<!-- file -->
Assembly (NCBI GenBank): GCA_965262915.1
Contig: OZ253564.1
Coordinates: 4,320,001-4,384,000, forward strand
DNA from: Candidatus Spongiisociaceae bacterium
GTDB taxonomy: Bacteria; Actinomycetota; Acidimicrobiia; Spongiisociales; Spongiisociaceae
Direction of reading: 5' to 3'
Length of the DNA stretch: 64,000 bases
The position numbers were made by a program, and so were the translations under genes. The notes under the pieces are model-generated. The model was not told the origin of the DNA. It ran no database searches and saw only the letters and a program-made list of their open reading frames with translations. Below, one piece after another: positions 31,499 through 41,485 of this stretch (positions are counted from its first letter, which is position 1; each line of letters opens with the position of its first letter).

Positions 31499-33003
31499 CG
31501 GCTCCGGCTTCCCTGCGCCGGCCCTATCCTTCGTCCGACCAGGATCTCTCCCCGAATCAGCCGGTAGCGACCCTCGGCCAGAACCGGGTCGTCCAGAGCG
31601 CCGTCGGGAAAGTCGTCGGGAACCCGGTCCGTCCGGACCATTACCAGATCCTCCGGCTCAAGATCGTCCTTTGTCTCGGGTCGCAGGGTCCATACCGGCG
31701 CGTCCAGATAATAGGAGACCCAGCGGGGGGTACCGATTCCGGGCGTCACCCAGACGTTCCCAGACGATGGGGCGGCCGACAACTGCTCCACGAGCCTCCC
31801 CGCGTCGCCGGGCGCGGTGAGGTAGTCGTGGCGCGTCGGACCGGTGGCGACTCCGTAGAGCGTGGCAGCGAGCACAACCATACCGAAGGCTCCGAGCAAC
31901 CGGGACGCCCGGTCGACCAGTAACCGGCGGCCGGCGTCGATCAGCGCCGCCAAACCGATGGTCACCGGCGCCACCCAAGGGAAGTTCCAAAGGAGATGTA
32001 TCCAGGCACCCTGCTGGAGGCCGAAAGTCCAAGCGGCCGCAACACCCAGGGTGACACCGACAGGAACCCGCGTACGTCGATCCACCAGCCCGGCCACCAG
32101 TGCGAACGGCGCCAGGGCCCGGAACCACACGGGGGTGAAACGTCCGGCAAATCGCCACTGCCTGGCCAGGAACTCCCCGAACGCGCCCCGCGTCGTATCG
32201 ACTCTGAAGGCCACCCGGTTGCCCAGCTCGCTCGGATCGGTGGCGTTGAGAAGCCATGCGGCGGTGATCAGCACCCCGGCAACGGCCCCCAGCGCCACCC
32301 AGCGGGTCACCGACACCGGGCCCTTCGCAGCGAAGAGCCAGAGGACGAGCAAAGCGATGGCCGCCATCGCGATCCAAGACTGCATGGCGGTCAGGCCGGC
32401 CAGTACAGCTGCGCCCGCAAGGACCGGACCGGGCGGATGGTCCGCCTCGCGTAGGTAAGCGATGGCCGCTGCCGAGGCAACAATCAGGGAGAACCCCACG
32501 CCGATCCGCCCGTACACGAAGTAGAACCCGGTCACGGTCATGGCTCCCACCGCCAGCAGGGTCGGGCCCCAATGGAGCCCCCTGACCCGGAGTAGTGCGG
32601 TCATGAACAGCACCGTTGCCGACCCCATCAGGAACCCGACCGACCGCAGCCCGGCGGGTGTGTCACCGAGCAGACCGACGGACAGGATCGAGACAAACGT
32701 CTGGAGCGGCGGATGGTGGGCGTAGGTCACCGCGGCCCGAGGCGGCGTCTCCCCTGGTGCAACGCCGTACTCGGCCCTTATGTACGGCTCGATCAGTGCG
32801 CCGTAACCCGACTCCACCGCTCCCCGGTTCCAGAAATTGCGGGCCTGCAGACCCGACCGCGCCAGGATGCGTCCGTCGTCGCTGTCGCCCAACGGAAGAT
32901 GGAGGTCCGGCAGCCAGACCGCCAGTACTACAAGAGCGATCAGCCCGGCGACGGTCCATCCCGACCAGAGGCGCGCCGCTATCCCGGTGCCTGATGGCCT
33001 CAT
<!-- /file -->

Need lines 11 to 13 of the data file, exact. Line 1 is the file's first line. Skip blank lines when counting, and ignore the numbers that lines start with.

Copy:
31501 GCTCCGGCTTCCCTGCGCCGGCCCTATCCTTCGTCCGACCAGGATCTCTCCCCGAATCAGCCGGTAGCGACCCTCGGCCAGAACCGGGTCGTCCAGAGCG
31601 CCGTCGGGAAAGTCGTCGGGAACCCGGTCCGTCCGGACCATTACCAGATCCTCCGGCTCAAGATCGTCCTTTGTCTCGGGTCGCAGGGTCCATACCGGCG
31701 CGTCCAGATAATAGGAGACCCAGCGGGGGGTACCGATTCCGGGCGTCACCCAGACGTTCCCAGACGATGGGGCGGCCGACAACTGCTCCACGAGCCTCCC